Global

Details

  • Service: Tax, Global Transfer Pricing Services
  • Type: Business and industry issue, Survey report
  • Date: 9/10/2013

Tax authority views: United Kingdom 

United Kingdom
How are tax authorities conducting APAs? What are they concerned with? These exclusive interviews can help taxpayers simplify the process.

We have gathered feedback from the tax authorities of various key countries to find out the specifics about their APA programs. Read the following Q&A interview on the topic of APAs in the United Kingdom with the HMRC.

Achievements

Q: What are, in your view, the main achievements of your APA program?


A: HMRC has had APA legislation in place since 1999. During that time HMRC’s APA program has had a number of achievements:


  • HMRC has a reputation for maintaining the arm’s length standard. Working collaboratively with treaty partners and taxpayers on difficult or complex transfer pricing issues, HMRC is able to reach a good position for both the UK exchequer and the taxpayer while applying the arm’s length standard.
  • The majority of APA applications to HMRC have been seen through to agreement and the time taken to reach agreement is reasonable. Where taxpayers have withdrawn from the APA program this is generally due to business reasons, not because the two administrations or HMRC/business have not been able to reach an agreement.
  • The breadth of the APA program is very wide in terms of the number of different countries that HMRC is negotiating with. The breadth of the program is increasing as the number of countries that have APA programs increases.

Issues and challenges

Q: What are the main challenges facing your APA program?


A:

  • The wide range of countries that HMRC deals with brings its own challenges. Where a country’s rules differ from the OECD Guidelines, the areas of concern can be different for each tax authority and it can take more time to reach agreement.
  • HMRC has limited resources. Given the number of different tax authorities that HMRC is dealing with at any one time, it is difficult to create a fixed timetable for each case. Demand for APAs is driven by business which limits the ability of HMRC to predict work flows; if HMRC receives a number of applications or information on a number of its cases at the same time, this may impact HMRC’s response time.
  • The UK is becoming more competitive and attractive to inward investors. This is causing an increase in APA applications. If this continues, it will present a challenge but HMRC is committed to resourcing this work.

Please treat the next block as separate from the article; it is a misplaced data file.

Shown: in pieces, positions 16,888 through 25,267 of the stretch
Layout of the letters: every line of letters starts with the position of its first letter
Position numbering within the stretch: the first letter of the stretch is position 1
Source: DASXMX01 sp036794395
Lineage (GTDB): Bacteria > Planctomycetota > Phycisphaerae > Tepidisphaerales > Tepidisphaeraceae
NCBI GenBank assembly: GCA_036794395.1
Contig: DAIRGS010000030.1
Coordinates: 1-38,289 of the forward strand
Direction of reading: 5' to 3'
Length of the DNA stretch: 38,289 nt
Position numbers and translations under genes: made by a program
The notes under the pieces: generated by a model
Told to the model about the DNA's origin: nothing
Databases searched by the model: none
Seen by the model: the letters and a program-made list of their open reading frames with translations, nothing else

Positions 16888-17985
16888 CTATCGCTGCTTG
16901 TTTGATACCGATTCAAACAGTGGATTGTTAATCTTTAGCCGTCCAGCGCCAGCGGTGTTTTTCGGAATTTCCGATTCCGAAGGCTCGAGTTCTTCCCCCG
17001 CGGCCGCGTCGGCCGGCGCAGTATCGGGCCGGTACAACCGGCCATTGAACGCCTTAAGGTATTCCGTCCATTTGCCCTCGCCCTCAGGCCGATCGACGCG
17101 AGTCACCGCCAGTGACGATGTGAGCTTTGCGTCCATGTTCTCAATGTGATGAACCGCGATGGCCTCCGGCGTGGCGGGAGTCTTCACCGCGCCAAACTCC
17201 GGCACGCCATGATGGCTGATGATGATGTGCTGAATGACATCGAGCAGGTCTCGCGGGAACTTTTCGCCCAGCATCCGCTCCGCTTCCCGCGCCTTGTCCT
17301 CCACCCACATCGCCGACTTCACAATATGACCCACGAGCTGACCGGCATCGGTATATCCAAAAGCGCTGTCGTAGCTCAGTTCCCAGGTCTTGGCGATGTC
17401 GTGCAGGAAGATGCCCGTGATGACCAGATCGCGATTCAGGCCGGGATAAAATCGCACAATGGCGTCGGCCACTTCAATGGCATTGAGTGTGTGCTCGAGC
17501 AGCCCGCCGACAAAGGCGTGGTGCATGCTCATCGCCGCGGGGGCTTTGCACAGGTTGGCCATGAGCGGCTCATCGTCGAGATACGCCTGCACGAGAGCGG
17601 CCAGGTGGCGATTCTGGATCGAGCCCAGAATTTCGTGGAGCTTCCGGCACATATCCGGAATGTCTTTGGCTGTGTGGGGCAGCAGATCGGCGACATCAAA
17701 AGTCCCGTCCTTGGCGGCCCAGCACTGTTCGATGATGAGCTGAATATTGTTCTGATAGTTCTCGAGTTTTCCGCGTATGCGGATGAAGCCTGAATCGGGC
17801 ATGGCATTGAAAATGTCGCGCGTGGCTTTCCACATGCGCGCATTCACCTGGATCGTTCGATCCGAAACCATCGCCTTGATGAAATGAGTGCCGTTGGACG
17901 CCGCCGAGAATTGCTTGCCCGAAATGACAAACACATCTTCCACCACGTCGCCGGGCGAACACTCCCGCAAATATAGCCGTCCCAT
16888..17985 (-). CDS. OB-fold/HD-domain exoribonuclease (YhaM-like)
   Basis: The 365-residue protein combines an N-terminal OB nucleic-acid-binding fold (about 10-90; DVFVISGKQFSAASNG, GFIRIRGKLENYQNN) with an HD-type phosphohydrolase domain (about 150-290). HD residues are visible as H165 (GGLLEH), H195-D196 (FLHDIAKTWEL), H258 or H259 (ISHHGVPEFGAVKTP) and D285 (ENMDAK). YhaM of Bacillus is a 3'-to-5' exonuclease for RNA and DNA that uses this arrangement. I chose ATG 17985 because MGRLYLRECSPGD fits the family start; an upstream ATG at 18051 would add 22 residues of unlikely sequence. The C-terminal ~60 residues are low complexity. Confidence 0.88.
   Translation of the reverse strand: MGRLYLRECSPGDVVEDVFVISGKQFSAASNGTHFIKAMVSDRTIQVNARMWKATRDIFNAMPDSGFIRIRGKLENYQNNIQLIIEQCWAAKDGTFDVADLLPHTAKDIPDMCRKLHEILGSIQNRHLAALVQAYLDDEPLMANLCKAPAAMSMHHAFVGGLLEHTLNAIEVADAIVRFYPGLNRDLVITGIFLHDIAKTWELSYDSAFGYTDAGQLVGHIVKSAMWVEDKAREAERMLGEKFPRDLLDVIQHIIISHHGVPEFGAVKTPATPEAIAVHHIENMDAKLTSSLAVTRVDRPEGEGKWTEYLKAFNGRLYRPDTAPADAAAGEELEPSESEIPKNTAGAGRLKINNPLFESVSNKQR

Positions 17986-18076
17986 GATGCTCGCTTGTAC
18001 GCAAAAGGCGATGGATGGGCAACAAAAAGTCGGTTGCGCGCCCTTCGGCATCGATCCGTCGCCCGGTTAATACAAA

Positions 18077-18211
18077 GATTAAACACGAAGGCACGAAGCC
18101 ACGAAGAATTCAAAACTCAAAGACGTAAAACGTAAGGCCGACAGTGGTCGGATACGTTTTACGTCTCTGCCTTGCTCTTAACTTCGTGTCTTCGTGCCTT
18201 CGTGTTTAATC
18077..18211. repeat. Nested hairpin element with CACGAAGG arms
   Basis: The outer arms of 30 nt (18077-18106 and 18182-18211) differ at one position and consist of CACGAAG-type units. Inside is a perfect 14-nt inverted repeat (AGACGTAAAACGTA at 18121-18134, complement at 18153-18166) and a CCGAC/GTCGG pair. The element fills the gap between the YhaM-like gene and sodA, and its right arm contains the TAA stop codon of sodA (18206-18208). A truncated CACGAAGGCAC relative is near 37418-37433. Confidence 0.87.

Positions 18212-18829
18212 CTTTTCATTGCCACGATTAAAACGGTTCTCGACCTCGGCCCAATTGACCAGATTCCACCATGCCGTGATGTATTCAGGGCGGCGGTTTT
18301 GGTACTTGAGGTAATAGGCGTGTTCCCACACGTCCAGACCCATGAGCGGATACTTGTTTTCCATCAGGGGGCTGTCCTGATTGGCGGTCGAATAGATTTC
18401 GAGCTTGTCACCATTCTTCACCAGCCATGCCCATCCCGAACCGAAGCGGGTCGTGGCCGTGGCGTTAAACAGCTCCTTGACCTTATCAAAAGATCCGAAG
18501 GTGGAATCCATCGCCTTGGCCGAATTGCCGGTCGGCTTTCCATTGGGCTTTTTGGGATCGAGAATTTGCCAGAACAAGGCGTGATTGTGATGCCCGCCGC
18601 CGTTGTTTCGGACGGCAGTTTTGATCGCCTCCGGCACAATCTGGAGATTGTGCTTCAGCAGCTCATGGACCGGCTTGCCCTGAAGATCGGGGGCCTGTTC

Q: Are there particular substantive issues (for instance, marketing intangibles or buy-ins for cost-sharing arrangements, etc.) that have been more difficult to deal with?


A:

  • Given the diverse nature of HMRC’s APA program, issues that have been more difficult to deal with tend to relate to country specific issues, such as location savings.
  • HMRC’s APA program is to resolve complex or difficult transfer pricing issues in advance; while it can be used to resolve transfer pricing audits, this is not the main reason that taxpayers use the program. Instead it is seen by taxpayers as an important part of HMRC’s real time working program. It enables taxpayers to proactively deal with difficult issues such as business restructuring where there is a likelihood of tax authority interest once the tax return has been submitted.

Q: Are there particular procedural issues that have been more difficult to deal with?


A:

  • Where the UK entity is central to a series of transactions, HMRC has to be conscious, in reaching agreement with a tax authority on one side of the series of transactions, of creating a potential exposure to the UK Exchequer should the tax authority on the other side of the series of transactions challenge the pricing.
  • Sometimes taxpayers wish to include non-transfer pricing issues within the scope of the APA; for example domestic tax issues that affect only one party to the APA. These non-transfer pricing issues are not something HMRC can agree to within the actual APA, and may require involvement of specialists outside the APA team, so the inclusion can impact negatively on the length of time taken to reach agreement.